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Our May Heart2Heart Campaign

Our May Heart2Heart Campaign

Each year since 2005, May 17th is dedicated to World Hypertension Day, which is designed to promote public awareness of high blood pressure and the part it plays in cardiovascular disease. In support of May Measurement Month, which encourages people to get their blood pressure checked with the aim of saving lives, Fitness4Less gyms are offering free blood pressure tests between Monday 13th and Sunday 19th May 2019**. Ask at your gym’s Reception desk for details and to book a test.

Hypertension (i.e. high blood pressure) increases your risk of stroke by four times and doubles the likelihood of suffering a heart attack. Blood pressure is simply the physical pressure of blood in the blood vessels; it is similar to the concept of air pressure in a car tyre and the pressure varies with the heartbeat. Blood pressure is recorded with 2 numbers. The systolic pressure (higher number) is the force at which your heart pumps blood around your body. The diastolic pressure (lower number) is the resistance to the blood flow in the blood vessels. They're both measured in millimetres of mercury (mmHg).


As a general guide:
High blood pressure is considered to be 140/90mmHg or higher
Ideal blood pressure is considered to be between 90/60mmHg and 120/80mmHg

According to the World Health Organisation, abnormally high blood pressure is an increasingly serious global health issue, as developing economies adopt a western lifestyle.
Some of the factors that lead to high blood pressure include:

  • Physical inactivity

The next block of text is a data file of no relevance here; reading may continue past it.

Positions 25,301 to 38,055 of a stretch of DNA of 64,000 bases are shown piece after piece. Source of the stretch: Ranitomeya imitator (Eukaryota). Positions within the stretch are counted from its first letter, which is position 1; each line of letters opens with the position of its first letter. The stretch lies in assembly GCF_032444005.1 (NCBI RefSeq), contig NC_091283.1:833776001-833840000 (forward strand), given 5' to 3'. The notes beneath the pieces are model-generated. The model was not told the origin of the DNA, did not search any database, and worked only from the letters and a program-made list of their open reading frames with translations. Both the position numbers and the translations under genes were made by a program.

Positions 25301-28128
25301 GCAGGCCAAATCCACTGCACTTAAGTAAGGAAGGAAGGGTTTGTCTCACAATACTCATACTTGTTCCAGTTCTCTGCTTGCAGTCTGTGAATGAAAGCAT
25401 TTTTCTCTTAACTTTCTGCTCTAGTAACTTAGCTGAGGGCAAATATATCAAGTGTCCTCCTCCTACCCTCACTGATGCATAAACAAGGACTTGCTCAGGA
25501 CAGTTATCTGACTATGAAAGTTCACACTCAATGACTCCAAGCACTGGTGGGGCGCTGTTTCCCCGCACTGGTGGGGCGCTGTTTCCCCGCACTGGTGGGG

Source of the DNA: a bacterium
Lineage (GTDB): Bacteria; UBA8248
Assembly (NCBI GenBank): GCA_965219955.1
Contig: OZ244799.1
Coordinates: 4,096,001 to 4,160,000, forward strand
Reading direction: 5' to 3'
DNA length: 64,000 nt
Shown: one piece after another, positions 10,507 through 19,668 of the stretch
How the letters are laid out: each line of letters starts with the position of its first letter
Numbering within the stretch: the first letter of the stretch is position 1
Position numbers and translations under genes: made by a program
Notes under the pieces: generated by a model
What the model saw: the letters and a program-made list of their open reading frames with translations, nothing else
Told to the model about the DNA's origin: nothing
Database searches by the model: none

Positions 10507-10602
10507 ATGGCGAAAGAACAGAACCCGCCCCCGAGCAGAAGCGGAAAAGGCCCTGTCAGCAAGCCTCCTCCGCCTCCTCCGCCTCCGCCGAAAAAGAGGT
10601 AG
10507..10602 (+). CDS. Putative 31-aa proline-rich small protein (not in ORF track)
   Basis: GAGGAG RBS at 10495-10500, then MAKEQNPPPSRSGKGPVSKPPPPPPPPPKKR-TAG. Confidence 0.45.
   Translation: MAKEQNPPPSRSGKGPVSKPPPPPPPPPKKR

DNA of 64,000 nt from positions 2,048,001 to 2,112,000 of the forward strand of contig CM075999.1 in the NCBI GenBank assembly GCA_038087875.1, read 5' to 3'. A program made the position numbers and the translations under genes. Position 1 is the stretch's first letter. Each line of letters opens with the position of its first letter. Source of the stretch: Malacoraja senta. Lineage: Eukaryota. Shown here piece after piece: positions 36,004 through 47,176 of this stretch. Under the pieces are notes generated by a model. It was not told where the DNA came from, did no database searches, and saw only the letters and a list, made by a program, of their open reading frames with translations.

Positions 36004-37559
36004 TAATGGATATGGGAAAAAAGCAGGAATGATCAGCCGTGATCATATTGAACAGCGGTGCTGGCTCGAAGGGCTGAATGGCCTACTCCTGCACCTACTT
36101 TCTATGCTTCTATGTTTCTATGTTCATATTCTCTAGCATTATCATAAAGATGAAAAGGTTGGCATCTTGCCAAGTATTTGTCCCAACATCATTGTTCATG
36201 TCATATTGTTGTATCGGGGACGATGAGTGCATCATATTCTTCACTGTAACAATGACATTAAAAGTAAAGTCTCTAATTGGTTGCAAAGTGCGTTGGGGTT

• Obesity
  • Diabetes
  • A diet rich in highly processed and fatty foods
  • Alcohol and tobacco use
  • Too much salt in the diet
  • Genetic factors and a family history of cardiovascular disease
  • Advancing age
If it’s detected in time, high blood pressure can be treated with appropriate drugs, if deemed necessary, and lifestyle changes such as:-

  • Weight reduction if you are overweight
  • Eating more polyunsaturated fat
  • Reducing salt in the diet
  • Taking regular exercise
  • Stopping smoking
  • Drinking alcohol only in moderation
Of course, you should consult your GP if you are at all worried or think you may be at risk. If you would like to learn more about hypertension and the importance of trying to keep your blood pressure within normal limits, these are some reputable sites to explore: -

The NHS -

The British Heart Foundation -

The International Society of Hypertension -

You might also want to read this article from Medical News Today

N.B. **These tests will be conducted by our fitness instructors and personal trainers before exercise and are for general guidance only; they are designed for those who don't have a blood pressure monitor at home or who haven't had their blood pressure checked for a while. Participants should be aware that results can be affected by numerous factors, including - but not exclusively - exercise, eating, your emotional state, talking, smoking, alcohol, caffeine, temperature, the time of day/year and a full bladder. If you're at all concerned about the results, it is imperative that you consult your doctor and get a further test under medical supervision.

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